If ORNL and Cincinnati Inc. are successful with this project, I'd imagine it's almost a sure thing that the company goes on to develop metals printing capabilities for its large-area printer. After all, Cincinnati Inc.'s expertise is largely in producing metal-working machines. 

Foolish final thoughts
A 3-D printer that can produce polymer components for the auto, aerospace, and other industries as large as one cubic meter at speeds 200-500 times faster than most of today's 3-D printers will be a game-changer for the manufacturing industry. Tack "metals printing capabilities" onto that same printer and it should be nothing short of revolutionary for the manufacturing world.

The equipment manufacturer that first successfully introduces such a 3-D printer to the market should do phenomenally well. Conversely, other 3-D printer manufacturers would likely see their growth potential curtailed.

I'll be following this project, and will keep investors up to date. 

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Read/Post Comments (11) | Recommend This Article (17)

Comments from our Foolish Readers

Help us keep this a respectfully Foolish area! This is a place for our readers to discuss, debate, and learn more about the Foolish investing topic you read about above. Help us keep it clean and safe. If you believe a comment is abusive or otherwise violates our Fool's Rules, please report it via the Report this Comment Report this Comment icon found on every comment.

  • Report this Comment On February 26, 2014, at 2:07 PM, ceberly wrote:

    Beth:

    Why is there no symbol for "Cincinnati Inc?"

    Secondly, as I was seriously considering investing in Stratasys; this sounds like a game-changer if the Federal government is involved; with their endless deep pockets of our money!

    If that is true, is there a way to invest in this, and is that what you are recommending; that it will dwarf the other 3-D printing companies?

    Thank you,

    Cary

  • Report this Comment On February 26, 2014, at 2:15 PM, FoolTheRest wrote:

    Cary,

    "Cincinnati Inc. is a privately held machine tool manufacturer" which is why there is no symbol and not a direct way to invest in this partnership.

    FTR

  • Report this Comment On February 26, 2014, at 2:50 PM, TMFMcKenna wrote:

    FTR,

    Thanks for jumping in so quickly to answer Cary's question! Should be interesting to see if more traditional "subtractive" manufacturers enter the industrial 3-D printing space. I'd expect some more will, and perhaps they'll be a publicly traded one or two.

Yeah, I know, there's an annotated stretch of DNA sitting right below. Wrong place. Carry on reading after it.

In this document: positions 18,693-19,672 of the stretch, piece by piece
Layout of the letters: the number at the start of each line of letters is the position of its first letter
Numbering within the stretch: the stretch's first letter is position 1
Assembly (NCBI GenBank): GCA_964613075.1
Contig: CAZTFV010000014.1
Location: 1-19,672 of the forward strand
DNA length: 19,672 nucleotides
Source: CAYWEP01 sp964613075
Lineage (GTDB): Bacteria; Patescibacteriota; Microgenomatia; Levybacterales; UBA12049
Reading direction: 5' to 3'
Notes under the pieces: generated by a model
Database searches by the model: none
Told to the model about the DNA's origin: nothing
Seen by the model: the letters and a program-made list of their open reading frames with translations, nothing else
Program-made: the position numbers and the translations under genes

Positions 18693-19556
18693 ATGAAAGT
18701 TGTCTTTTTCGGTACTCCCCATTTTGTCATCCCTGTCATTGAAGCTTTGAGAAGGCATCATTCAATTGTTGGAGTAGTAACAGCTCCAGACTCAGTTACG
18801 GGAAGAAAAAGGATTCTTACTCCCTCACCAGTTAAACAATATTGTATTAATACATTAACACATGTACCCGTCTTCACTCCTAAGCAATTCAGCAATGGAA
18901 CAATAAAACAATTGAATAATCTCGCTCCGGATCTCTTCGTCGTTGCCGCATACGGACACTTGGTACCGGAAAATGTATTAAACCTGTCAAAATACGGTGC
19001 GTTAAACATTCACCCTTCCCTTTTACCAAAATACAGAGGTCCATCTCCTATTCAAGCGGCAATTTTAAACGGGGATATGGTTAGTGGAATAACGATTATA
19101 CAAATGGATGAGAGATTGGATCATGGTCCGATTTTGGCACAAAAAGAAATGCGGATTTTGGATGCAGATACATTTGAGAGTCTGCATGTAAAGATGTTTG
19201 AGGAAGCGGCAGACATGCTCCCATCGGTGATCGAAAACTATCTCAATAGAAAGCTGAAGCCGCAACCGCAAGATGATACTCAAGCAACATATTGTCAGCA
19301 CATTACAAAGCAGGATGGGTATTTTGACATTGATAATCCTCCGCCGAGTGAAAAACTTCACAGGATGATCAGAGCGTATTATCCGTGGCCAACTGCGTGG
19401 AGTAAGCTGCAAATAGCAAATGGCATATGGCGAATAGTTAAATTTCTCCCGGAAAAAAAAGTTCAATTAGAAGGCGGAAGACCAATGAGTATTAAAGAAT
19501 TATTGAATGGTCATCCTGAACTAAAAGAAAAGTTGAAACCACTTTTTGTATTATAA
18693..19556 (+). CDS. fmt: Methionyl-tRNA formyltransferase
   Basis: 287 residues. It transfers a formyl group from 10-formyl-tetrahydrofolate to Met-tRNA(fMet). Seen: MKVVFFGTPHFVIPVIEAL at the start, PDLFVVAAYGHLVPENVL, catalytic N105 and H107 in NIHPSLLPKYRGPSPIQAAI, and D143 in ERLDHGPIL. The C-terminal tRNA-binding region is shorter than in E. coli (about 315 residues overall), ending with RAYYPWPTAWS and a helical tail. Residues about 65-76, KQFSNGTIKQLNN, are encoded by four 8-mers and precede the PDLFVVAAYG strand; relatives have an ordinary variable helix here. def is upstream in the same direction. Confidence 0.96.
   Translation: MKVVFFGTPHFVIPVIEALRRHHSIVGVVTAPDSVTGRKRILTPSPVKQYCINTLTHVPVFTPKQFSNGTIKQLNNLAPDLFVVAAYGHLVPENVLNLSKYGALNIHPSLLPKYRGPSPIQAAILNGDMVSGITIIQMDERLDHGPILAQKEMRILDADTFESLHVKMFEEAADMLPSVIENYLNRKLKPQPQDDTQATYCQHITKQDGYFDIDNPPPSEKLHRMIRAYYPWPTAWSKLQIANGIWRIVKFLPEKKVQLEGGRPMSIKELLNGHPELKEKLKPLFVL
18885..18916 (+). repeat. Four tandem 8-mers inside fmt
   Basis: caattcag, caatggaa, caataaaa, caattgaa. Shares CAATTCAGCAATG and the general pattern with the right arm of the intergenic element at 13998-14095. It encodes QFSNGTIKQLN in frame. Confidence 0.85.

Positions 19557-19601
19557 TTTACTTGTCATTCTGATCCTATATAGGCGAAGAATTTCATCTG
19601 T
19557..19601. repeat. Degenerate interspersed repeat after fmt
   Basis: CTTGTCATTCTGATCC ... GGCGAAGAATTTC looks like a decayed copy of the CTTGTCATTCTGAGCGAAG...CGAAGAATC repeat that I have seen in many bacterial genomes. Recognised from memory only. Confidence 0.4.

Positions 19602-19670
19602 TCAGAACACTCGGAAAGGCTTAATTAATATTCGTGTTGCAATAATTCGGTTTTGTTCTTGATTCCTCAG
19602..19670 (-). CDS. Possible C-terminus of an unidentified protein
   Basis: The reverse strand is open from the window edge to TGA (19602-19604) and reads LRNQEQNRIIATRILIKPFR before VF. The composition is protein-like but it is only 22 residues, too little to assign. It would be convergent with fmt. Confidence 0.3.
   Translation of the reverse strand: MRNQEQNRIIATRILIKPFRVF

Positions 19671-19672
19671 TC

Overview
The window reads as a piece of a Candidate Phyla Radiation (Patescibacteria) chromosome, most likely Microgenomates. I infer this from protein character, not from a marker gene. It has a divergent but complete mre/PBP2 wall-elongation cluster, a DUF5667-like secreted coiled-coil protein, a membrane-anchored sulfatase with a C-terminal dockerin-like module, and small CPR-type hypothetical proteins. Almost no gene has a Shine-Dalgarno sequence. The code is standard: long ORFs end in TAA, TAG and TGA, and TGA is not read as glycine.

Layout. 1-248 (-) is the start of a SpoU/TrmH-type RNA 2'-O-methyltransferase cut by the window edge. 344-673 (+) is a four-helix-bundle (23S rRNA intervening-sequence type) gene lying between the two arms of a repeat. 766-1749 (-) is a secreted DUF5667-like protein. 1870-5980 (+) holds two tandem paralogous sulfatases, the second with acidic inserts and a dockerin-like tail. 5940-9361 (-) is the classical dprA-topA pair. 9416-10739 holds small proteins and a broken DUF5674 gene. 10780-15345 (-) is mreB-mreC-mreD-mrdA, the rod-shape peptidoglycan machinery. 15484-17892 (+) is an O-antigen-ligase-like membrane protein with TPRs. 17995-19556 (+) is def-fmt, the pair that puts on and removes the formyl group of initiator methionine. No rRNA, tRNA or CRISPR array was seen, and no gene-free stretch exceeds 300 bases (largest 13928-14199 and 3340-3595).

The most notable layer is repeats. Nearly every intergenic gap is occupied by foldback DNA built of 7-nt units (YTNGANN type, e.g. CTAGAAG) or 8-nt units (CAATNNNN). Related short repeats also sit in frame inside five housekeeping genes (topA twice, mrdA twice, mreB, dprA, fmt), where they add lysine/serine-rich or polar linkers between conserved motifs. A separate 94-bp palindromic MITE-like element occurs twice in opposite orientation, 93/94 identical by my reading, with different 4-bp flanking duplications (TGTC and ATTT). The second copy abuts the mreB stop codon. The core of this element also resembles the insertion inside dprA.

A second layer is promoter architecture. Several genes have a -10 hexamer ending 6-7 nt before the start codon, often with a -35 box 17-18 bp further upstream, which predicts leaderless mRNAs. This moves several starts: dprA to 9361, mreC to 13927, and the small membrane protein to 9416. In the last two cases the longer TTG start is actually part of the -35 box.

Mitsubishi, which is publicly traded (OTC), entered the market with the first hybrid 3-D printer, as I wrote about last month. However, it's such a huge company that its foray into the space will hardly make a dent in its revenue, even if it does fairly well.

    Beth

    Cary,

    The govt. does have deep pockets, which certainly helps speed innovation along.

    Let's say this partnering IS successful. That doesn't mean all the other players will be affected to the same degree. Besides, right now there is room in the market for many companies (though at some point that will surely change). It would seem the best bet is to invest in a company which won't depend upon the large-area industrial space for its success.

    Beth

  • Report this Comment On February 26, 2014, at 3:59 PM, Dawgpac wrote:

    Great article. One to keep an eye on. ORNL, as you mentioned, also works with SSYS and Arcam for that matter. Bodes well for the industry as a whole. Arcam needs to come to market with their FastEBM printers. Recently they announced success with that project and that the results would indeed become available in their next gen machines. NASA also works with Arcam and is looking to develop lighter rocket nozzles, etc. NASA also continues to work on their EBF3 which is wire fed titanium. At first I was concerned that they were moving away from Arcam but they continue to work with them. The EBF3 method is designed solely for space as powder beds and zero gravity are a bad mix. Keep up the great work!

  • Report this Comment On February 26, 2014, at 5:15 PM, lrs777 wrote:

    Article is interesting but lacks critical details. Govt has many partnership agreements with many companies for various reasons. 3-D printing is an important technology, present and future.

    I would not run to invest in Cincinnati Inc.'s until they become public and show real 3-D capability.